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The State and Future of Biking in Austin
This month, Austin voters resoundingly affirmed the city’s proposed plans for better active transportation and transit networks. After years of dedicated community engagement from Capital Metro and local advocates like the coalition Transit for Austin, Proposition A, a tax increase to fund a massive expansion of Capital Metro’s transit network, and Proposition B, an active mobility bond, both passed handily.
During the lead-up to the election, most of the spotlight fell on Project Connect, the central question at the core of Prop A. With an initial investment coming in at $7.1 billion, Capital Metro’s system plan has been years in the making, its genesis dating back to the ashes of the last light rail proposal in 2014 (which succeeded 2000’s failed plan).
With shiny new additions like multiple light rail lines, an underground downtown transit tunnel, and an electrified bus rapid transit fleet, Project Connect fomented heated debates between advocates and antagonists. Austin’s population is projected to double by 2040 to nearly four million, raising stakes for a city already supersaturated with personal vehicles. Although Prop A ended up securing a healthy 58% of votes, it felt precarious.
|Parts of Austin benefit from protected biking and walking infrastructure.|
Prop B, on the other hand, drew little attention in local news but passed with a heartier 67% backing. The six-year, $460 million active mobility bond dedicates funding specifically to sidewalks, bikeways, urban trails, and safety, including Vision Zero and Safe Routes to School. Currently, the city’s All Ages and Abilities Bicycle Network, established in the 2014 Austin Bicycle Plan, is estimated to be 40 percent built out by the end of 2020, a bit behind its 50 percent target.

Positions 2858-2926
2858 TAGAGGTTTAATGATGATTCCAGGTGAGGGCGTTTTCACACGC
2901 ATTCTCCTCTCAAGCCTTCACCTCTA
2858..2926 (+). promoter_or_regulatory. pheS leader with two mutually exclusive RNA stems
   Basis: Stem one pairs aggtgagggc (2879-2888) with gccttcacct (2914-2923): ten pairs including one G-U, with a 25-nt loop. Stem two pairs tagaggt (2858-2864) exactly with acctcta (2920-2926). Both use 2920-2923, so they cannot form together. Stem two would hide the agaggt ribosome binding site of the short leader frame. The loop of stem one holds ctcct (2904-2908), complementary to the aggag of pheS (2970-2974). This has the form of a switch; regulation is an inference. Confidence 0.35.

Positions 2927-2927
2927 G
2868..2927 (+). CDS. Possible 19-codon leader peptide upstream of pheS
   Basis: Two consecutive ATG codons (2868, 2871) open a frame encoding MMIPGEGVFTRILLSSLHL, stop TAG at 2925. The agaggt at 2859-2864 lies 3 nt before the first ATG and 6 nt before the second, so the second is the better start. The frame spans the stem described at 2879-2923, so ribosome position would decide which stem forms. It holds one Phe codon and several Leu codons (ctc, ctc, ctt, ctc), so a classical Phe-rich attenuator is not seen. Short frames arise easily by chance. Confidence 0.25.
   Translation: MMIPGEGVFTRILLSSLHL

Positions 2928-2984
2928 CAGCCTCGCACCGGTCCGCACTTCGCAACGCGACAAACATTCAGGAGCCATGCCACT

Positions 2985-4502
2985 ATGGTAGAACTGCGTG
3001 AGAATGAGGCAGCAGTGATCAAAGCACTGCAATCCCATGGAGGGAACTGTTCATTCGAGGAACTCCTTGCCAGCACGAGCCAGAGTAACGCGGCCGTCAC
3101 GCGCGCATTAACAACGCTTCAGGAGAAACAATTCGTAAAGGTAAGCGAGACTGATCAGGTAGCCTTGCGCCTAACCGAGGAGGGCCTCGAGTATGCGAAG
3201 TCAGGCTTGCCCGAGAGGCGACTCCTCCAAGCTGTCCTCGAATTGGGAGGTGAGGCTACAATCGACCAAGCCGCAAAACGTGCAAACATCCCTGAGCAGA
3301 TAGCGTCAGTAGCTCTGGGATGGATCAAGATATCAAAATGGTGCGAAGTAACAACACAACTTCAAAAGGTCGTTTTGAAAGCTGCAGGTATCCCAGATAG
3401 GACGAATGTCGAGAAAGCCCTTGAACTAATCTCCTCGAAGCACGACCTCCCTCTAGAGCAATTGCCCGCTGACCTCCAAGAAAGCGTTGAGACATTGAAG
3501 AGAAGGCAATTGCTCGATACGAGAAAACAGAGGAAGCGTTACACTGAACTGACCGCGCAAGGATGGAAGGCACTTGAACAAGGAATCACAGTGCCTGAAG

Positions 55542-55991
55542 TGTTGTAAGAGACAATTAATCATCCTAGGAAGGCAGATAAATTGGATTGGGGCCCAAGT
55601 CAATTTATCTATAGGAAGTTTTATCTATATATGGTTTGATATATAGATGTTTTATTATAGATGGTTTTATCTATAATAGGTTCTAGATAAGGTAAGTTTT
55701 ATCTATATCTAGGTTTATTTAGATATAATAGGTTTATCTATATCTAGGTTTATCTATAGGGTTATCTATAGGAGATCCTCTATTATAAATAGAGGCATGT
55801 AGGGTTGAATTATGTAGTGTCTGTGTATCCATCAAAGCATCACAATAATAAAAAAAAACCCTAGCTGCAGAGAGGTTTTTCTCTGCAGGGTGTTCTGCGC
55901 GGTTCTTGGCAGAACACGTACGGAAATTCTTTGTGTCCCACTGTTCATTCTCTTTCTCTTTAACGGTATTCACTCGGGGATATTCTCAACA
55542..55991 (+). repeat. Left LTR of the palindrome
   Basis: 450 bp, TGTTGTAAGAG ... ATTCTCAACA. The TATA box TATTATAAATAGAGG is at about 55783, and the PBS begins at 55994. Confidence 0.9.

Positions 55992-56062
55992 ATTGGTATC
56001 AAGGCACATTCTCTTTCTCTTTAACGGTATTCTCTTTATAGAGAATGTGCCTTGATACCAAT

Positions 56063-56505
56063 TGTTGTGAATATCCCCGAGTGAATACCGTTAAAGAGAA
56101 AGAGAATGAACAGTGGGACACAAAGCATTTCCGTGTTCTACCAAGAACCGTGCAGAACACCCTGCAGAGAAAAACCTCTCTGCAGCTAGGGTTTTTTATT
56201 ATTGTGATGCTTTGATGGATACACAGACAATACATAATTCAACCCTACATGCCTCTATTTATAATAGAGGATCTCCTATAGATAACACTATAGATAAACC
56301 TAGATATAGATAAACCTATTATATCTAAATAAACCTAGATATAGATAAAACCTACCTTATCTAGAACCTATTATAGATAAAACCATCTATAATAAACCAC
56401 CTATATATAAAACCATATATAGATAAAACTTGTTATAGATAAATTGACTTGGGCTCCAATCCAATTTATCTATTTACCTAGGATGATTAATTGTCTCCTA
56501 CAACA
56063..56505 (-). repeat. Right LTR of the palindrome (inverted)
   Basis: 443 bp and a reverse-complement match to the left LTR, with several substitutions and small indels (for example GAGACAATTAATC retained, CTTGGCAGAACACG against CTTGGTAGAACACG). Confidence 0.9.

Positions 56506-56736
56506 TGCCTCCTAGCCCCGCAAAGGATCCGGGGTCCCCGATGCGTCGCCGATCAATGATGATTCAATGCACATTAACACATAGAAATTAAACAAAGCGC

On its own, Prop B will be immensely helpful in building out a truly connected network for bicycling and walking and meaningfully expand ridership. But built in tandem with transformative improvements in transit options, the two propositions together could earnestly help Austin achieve its mobility and climate goals (and, if Project Connect’s $300 million for anti-displacement investments is thoughtfully distributed, some of its equity aspirations as well).
Prop B isn’t the first time Austinites have voted in support of funding better biking and walking. This newest mobility bond arrives on the heels of the 2018 Transportation Infrastructure Bond, aka Proposition G, and the 2016 Mobility Bond, which supports projects scheduled through 2024.
The 2016 Mobility Bond secured $720 million for transportation and mobility improvements along key corridors, including $137 million for the kind of local mobility projects that Prop B is destined to help realize: sidewalks, bikeways, urban trails, intersection safety, substandard streets rehabilitation, and Safe Routes to School. In 2018, Prop G injected $160 million to be used for similar transportation infrastructure and safety projects that improve life for pedestrians and cyclists. In 2019, as fruits of these funds, the city was able to complete over 30 trail and bikeway projects.
As of now, like most places in America, Austin is still far from a perfect biking or walking city. Just recently, the city announced it has begun phasing out its Healthy Streets
|A protected intersection in the Mueller neighborhood of Austin.|
program, despite positive feedback. The first set of streets were removed in early October. The last time Austin submitted a Bicycle Friendly Community application was in 2015, when it earned a Gold-level award. Communities that engage regularly with the BFC program are evaluated based on their progress towards goals set by the League. While local bike advocates press their communities for change, it’s the local officials making decisions that impact biking and walking who apply for our awards.
Elsewhere, the Texas Department of Transportation (TxDOT) is moving ahead with a plan to widen I-35, the main highway that bisects downtown Austin. Not only is adding lanes counterproductive to managing traffic demand, but I-35 is considered to be one of the deadliest highways in America and this expansion would only exacerbate that reality. But there’s more: originally built in the early sixties as a tool of racial segregation to contain Black and brown residents in the east side of the city, I-35 will remain a monument to that history for as long as it stands. An expansion of its lanes, particularly in the wake of this year’s Black Lives Matter protests, would be baldly callous. This is why we need advocates like you.
If you’re interested in learning more about biking in the Violet Crown, you can follow local advocacy groups Bike Austin and Bike Texas. You can also browse our map of the state, on which we’ve charted local bike shops, clubs, instructors, and businesses.